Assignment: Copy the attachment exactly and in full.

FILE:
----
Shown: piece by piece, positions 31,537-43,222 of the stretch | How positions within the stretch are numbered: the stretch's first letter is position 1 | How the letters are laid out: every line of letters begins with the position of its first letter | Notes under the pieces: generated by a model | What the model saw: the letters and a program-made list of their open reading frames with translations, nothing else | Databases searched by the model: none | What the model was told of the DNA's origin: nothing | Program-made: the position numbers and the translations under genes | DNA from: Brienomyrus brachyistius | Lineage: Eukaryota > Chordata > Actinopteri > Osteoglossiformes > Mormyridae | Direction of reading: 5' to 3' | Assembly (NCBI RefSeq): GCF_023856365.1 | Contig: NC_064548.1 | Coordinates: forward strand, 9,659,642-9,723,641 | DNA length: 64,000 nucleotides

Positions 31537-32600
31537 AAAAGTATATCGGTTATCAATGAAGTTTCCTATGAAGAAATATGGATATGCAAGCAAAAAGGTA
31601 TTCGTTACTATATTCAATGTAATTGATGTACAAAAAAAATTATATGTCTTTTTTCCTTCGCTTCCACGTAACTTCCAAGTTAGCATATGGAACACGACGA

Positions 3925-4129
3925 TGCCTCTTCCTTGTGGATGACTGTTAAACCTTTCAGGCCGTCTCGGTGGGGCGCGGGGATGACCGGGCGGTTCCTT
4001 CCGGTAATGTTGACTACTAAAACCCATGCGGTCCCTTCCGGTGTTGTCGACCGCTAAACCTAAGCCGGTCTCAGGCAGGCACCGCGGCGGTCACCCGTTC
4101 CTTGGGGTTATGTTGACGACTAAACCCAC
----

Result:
Shown: piece by piece, positions 31,537-43,222 of the stretch | How positions within the stretch are numbered: the stretch's first letter is position 1 | How the letters are laid out: every line of letters begins with the position of its first letter | Notes under the pieces: generated by a model | What the model saw: the letters and a program-made list of their open reading frames with translations, nothing else | Databases searched by the model: none | What the model was told of the DNA's origin: nothing | Program-made: the position numbers and the translations under genes | DNA from: Brienomyrus brachyistius | Lineage: Eukaryota > Chordata > Actinopteri > Osteoglossiformes > Mormyridae | Direction of reading: 5' to 3' | Assembly (NCBI RefSeq): GCF_023856365.1 | Contig: NC_064548.1 | Coordinates: forward strand, 9,659,642-9,723,641 | DNA length: 64,000 nucleotides

Positions 31537-32600
31537 AAAAGTATATCGGTTATCAATGAAGTTTCCTATGAAGAAATATGGATATGCAAGCAAAAAGGTA
31601 TTCGTTACTATATTCAATGTAATTGATGTACAAAAAAAATTATATGTCTTTTTTCCTTCGCTTCCACGTAACTTCCAAGTTAGCATATGGAACACGACGA

Positions 3925-4129
3925 TGCCTCTTCCTTGTGGATGACTGTTAAACCTTTCAGGCCGTCTCGGTGGGGCGCGGGGATGACCGGGCGGTTCCTT
4001 CCGGTAATGTTGACTACTAAAACCCATGCGGTCCCTTCCGGTGTTGTCGACCGCTAAACCTAAGCCGGTCTCAGGCAGGCACCGCGGCGGTCACCCGTTC
4101 CTTGGGGTTATGTTGACGACTAAACCCAC